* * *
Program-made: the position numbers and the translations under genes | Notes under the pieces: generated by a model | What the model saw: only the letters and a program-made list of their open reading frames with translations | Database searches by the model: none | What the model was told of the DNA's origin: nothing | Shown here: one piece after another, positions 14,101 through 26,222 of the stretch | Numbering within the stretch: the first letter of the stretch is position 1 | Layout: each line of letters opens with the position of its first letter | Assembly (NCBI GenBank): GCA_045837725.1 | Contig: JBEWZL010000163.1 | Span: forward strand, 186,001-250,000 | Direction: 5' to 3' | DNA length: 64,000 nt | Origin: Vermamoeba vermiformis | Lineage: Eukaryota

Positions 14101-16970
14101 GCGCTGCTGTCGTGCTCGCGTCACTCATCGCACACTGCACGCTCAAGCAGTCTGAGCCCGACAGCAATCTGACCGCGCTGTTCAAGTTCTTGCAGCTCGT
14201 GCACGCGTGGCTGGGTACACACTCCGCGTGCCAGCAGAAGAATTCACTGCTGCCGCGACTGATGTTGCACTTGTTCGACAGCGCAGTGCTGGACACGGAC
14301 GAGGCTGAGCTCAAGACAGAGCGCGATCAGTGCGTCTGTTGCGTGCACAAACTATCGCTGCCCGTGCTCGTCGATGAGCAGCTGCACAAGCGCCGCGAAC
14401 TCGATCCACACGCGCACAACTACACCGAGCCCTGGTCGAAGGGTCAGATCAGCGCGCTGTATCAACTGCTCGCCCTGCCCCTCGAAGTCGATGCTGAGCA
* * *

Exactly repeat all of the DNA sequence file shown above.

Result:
Program-made: the position numbers and the translations under genes | Notes under the pieces: generated by a model | What the model saw: only the letters and a program-made list of their open reading frames with translations | Database searches by the model: none | What the model was told of the DNA's origin: nothing | Shown here: one piece after another, positions 14,101 through 26,222 of the stretch | Numbering within the stretch: the first letter of the stretch is position 1 | Layout: each line of letters opens with the position of its first letter | Assembly (NCBI GenBank): GCA_045837725.1 | Contig: JBEWZL010000163.1 | Span: forward strand, 186,001-250,000 | Direction: 5' to 3' | DNA length: 64,000 nt | Origin: Vermamoeba vermiformis | Lineage: Eukaryota

Positions 14101-16970
14101 GCGCTGCTGTCGTGCTCGCGTCACTCATCGCACACTGCACGCTCAAGCAGTCTGAGCCCGACAGCAATCTGACCGCGCTGTTCAAGTTCTTGCAGCTCGT
14201 GCACGCGTGGCTGGGTACACACTCCGCGTGCCAGCAGAAGAATTCACTGCTGCCGCGACTGATGTTGCACTTGTTCGACAGCGCAGTGCTGGACACGGAC
14301 GAGGCTGAGCTCAAGACAGAGCGCGATCAGTGCGTCTGTTGCGTGCACAAACTATCGCTGCCCGTGCTCGTCGATGAGCAGCTGCACAAGCGCCGCGAAC
14401 TCGATCCACACGCGCACAACTACACCGAGCCCTGGTCGAAGGGTCAGATCAGCGCGCTGTATCAACTGCTCGCCCTGCCCCTCGAAGTCGATGCTGAGCA